Metabolic syndrome and masked hypertension among African Americans: The Jackson Heart Study

Academic Article

Abstract

  • The metabolic syndrome is associated with higher ambulatory blood pressure. The authors studied the association of metabolic syndrome and masked hypertension (MHT) among African Americans with clinic-measured systolic/diastolic blood pressure (SBP/DBP) <140/90 mm Hg in the Jackson Heart Study. MHT was defined as daytime, nighttime, or 24-hour hypertension on ambulatory blood pressure monitoring. Among 359 participants not taking antihypertensive medication, the metabolic syndrome was associated with MHT (prevalence ratio, 1.38; 95% confidence interval, 1.10–1.74]). When metabolic syndrome components (clinic SBP/DBP 130–139/85–89 mm Hg, abdominal obesity, impaired glucose, low high-density lipoprotein cholesterol, high triglycerides) were analyzed separately, only clinic SBP/DBP 130–139/85–89 mm Hg was associated with MHT (prevalence ratio, 1.90; 95% confidence interval, 1.56–2.32]). The metabolic syndrome was not associated with MHT among participants not taking antihypertensive medication with SBP/DBP 130–139/85–89 and <130/85 mm Hg, separately, or among participants taking antihypertensive medication (n=393). Ambulatory blood pressure monitoring screening for MHT among African Americans should be considered based on clinic BP, not metabolic syndrome.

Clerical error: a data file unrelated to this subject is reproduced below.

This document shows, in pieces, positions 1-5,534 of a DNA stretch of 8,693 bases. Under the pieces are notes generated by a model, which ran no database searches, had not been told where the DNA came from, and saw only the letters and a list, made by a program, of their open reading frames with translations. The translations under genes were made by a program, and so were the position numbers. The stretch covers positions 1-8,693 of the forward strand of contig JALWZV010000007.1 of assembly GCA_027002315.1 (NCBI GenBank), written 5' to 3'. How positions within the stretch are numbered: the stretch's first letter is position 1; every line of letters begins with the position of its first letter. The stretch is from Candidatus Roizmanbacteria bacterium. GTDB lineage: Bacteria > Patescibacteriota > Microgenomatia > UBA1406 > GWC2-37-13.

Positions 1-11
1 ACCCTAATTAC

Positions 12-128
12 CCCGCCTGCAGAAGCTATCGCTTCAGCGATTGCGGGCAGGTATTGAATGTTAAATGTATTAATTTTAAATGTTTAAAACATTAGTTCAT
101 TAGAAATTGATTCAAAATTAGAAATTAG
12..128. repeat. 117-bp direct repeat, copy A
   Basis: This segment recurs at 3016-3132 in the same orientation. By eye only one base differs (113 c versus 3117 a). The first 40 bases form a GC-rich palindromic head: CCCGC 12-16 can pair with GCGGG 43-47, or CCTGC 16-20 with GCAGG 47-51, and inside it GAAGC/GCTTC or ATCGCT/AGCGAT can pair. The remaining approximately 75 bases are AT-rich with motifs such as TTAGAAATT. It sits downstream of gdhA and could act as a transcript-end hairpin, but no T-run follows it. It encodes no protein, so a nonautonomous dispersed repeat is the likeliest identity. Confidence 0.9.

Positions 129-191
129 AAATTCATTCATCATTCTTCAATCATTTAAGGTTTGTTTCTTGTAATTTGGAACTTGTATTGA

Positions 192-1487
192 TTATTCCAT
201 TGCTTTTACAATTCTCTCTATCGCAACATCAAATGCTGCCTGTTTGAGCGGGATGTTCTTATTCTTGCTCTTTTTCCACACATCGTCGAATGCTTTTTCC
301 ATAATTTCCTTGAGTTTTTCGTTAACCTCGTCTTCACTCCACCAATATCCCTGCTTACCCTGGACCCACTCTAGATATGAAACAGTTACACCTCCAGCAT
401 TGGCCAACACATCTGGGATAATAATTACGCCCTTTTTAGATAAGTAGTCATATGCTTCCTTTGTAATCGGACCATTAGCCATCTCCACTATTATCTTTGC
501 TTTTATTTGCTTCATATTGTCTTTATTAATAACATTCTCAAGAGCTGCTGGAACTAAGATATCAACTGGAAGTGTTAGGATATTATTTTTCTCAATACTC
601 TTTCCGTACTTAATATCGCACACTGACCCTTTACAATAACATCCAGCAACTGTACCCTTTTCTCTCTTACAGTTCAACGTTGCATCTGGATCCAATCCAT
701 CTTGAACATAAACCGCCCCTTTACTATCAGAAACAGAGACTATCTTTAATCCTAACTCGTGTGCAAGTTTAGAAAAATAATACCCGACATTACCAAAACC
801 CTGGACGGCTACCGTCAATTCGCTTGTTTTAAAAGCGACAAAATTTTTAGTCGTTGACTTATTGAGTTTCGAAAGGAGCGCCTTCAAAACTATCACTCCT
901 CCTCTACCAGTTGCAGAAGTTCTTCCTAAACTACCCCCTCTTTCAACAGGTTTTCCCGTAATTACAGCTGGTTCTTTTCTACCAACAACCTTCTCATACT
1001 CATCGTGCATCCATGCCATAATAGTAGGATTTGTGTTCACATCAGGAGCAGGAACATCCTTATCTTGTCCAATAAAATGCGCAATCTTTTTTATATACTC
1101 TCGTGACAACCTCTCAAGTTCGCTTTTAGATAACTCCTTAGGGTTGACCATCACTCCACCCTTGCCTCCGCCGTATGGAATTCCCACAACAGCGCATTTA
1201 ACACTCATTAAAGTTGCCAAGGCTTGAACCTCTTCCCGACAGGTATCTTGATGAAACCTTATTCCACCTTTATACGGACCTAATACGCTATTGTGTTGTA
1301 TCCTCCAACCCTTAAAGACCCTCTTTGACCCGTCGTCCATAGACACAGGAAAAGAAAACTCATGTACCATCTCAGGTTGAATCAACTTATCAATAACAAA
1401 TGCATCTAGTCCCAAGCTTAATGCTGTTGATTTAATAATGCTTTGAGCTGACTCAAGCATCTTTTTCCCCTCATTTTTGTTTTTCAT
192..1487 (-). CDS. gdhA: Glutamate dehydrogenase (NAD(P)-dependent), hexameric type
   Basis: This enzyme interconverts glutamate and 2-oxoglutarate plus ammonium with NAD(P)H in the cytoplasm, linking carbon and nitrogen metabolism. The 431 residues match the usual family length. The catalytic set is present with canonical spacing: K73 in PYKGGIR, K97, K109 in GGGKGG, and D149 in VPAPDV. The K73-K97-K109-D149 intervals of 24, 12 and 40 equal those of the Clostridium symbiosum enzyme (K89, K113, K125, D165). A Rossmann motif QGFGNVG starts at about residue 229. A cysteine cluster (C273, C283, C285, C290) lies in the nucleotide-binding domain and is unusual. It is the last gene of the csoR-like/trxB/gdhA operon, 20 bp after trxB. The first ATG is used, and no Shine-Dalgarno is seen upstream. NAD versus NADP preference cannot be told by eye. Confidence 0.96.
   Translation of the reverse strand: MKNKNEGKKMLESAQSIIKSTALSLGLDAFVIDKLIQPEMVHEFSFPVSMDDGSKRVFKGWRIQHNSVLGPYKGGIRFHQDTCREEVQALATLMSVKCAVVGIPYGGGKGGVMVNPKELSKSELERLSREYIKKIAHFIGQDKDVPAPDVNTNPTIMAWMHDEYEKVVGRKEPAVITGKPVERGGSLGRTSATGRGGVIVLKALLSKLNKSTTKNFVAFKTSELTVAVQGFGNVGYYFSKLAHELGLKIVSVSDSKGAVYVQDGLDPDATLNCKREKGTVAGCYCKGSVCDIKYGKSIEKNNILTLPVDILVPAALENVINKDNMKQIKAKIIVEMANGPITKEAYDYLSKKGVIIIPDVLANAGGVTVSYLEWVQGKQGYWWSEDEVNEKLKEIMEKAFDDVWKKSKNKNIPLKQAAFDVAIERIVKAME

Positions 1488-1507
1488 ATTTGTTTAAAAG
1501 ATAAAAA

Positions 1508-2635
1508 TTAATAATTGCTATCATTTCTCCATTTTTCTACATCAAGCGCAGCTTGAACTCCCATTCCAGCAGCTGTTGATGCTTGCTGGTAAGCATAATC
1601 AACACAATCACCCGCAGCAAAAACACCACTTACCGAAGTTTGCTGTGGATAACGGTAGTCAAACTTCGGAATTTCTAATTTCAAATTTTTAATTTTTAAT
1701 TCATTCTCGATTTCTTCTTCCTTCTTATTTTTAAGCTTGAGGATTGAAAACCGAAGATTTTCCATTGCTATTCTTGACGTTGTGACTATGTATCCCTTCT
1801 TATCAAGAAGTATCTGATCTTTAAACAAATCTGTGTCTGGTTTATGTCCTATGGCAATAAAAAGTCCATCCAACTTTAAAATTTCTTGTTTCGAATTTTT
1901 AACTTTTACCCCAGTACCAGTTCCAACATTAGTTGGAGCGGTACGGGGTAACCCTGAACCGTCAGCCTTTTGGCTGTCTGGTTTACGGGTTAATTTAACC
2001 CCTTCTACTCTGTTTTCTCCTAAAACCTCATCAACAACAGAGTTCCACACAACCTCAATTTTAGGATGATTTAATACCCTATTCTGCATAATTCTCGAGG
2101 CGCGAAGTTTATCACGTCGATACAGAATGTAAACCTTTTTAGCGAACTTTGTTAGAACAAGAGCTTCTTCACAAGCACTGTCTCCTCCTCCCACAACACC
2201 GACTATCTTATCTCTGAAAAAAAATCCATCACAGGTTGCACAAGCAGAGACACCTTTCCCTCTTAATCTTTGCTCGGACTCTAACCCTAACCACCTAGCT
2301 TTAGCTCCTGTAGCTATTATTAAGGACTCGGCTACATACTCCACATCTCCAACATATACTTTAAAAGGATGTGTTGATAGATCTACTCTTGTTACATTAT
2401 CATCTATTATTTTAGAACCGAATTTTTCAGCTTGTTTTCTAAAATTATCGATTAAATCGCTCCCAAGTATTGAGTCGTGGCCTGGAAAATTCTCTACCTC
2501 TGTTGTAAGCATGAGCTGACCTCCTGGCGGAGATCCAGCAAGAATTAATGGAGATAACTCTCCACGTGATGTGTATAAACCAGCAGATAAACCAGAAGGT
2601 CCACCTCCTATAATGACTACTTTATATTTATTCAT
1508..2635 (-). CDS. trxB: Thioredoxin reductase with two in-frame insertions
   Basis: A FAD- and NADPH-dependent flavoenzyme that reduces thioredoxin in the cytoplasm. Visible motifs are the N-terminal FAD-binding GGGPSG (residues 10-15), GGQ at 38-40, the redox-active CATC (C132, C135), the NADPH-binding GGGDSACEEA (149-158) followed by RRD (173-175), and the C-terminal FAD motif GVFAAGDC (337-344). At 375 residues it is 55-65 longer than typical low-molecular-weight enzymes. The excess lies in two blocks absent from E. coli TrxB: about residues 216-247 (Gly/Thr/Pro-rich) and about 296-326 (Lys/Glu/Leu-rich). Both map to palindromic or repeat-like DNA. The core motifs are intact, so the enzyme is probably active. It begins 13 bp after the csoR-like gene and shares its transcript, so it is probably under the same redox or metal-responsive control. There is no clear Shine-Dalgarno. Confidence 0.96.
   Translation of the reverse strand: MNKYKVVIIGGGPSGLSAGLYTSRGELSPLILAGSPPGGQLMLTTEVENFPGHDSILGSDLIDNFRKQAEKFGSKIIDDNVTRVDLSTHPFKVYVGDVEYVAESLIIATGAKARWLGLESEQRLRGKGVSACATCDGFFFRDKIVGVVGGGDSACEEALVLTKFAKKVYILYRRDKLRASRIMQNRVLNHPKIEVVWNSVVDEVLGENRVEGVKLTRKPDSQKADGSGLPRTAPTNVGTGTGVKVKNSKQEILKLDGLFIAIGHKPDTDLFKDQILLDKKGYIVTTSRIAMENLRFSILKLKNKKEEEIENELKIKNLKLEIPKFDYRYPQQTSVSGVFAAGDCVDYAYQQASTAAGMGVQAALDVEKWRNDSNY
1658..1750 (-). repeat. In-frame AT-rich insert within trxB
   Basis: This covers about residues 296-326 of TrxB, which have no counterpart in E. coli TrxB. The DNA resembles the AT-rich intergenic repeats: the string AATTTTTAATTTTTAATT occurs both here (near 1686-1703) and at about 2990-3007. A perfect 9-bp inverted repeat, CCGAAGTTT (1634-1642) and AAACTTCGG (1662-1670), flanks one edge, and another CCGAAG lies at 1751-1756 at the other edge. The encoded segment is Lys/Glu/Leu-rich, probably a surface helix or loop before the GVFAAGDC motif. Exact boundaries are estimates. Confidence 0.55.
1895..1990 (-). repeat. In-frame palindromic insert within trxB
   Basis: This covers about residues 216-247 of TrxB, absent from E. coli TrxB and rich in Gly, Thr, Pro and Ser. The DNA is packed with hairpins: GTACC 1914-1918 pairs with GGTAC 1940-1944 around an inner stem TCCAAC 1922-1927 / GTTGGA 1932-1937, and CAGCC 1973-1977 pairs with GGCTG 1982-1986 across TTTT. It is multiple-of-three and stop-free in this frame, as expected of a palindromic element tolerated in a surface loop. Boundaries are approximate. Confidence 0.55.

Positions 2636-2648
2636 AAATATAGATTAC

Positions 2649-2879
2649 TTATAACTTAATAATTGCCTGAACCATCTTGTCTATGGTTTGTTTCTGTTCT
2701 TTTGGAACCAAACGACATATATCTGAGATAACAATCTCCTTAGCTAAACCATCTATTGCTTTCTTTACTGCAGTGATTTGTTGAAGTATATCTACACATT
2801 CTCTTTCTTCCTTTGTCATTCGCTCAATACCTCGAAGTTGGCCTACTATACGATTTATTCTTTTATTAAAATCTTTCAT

• Digital Object Identifier (doi)

    Author List

  • Colantonio LD; Anstey DE; Carson AP; Ogedegbe G; Abdalla M; Sims M; Shimbo D; Muntner P
  • Start Page

  • 592
  • End Page

  • 600
  • Volume

  • 19
  • Issue

  • 6